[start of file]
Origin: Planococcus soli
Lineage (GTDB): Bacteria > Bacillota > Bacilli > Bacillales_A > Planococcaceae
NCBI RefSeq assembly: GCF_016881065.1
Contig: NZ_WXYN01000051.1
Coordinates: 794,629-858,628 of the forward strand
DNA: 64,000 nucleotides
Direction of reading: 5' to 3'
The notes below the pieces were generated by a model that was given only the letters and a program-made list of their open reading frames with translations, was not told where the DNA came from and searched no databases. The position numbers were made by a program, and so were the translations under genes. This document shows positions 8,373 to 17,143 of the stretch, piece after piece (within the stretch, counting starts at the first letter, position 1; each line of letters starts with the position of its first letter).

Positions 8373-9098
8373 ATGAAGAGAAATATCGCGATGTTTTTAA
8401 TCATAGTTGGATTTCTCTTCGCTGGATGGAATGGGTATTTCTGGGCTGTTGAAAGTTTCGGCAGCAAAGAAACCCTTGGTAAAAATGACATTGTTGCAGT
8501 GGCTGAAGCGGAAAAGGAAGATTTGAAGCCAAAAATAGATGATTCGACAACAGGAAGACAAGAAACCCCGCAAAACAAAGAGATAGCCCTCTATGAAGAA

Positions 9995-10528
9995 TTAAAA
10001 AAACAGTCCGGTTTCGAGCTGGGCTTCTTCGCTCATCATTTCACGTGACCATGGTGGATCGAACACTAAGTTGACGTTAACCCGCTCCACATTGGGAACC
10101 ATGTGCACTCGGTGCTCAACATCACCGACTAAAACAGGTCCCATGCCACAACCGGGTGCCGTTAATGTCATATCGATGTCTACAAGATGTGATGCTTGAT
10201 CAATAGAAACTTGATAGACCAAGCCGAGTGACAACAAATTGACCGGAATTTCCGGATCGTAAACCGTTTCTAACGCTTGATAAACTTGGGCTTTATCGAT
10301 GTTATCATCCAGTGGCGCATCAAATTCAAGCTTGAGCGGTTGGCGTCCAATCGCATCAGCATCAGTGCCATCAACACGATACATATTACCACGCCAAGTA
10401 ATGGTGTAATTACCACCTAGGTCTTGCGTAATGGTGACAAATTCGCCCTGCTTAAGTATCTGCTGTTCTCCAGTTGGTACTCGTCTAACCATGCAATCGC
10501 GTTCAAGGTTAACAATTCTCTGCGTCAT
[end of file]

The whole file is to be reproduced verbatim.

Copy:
Origin: Planococcus soli
Lineage (GTDB): Bacteria > Bacillota > Bacilli > Bacillales_A > Planococcaceae
NCBI RefSeq assembly: GCF_016881065.1
Contig: NZ_WXYN01000051.1
Coordinates: 794,629-858,628 of the forward strand
DNA: 64,000 nucleotides
Direction of reading: 5' to 3'
The notes below the pieces were generated by a model that was given only the letters and a program-made list of their open reading frames with translations, was not told where the DNA came from and searched no databases. The position numbers were made by a program, and so were the translations under genes. This document shows positions 8,373 to 17,143 of the stretch, piece after piece (within the stretch, counting starts at the first letter, position 1; each line of letters starts with the position of its first letter).

Positions 8373-9098
8373 ATGAAGAGAAATATCGCGATGTTTTTAA
8401 TCATAGTTGGATTTCTCTTCGCTGGATGGAATGGGTATTTCTGGGCTGTTGAAAGTTTCGGCAGCAAAGAAACCCTTGGTAAAAATGACATTGTTGCAGT
8501 GGCTGAAGCGGAAAAGGAAGATTTGAAGCCAAAAATAGATGATTCGACAACAGGAAGACAAGAAACCCCGCAAAACAAAGAGATAGCCCTCTATGAAGAA

Positions 9995-10528
9995 TTAAAA
10001 AAACAGTCCGGTTTCGAGCTGGGCTTCTTCGCTCATCATTTCACGTGACCATGGTGGATCGAACACTAAGTTGACGTTAACCCGCTCCACATTGGGAACC
10101 ATGTGCACTCGGTGCTCAACATCACCGACTAAAACAGGTCCCATGCCACAACCGGGTGCCGTTAATGTCATATCGATGTCTACAAGATGTGATGCTTGAT
10201 CAATAGAAACTTGATAGACCAAGCCGAGTGACAACAAATTGACCGGAATTTCCGGATCGTAAACCGTTTCTAACGCTTGATAAACTTGGGCTTTATCGAT
10301 GTTATCATCCAGTGGCGCATCAAATTCAAGCTTGAGCGGTTGGCGTCCAATCGCATCAGCATCAGTGCCATCAACACGATACATATTACCACGCCAAGTA
10401 ATGGTGTAATTACCACCTAGGTCTTGCGTAATGGTGACAAATTCGCCCTGCTTAAGTATCTGCTGTTCTCCAGTTGGTACTCGTCTAACCATGCAATCGC
10501 GTTCAAGGTTAACAATTCTCTGCGTCAT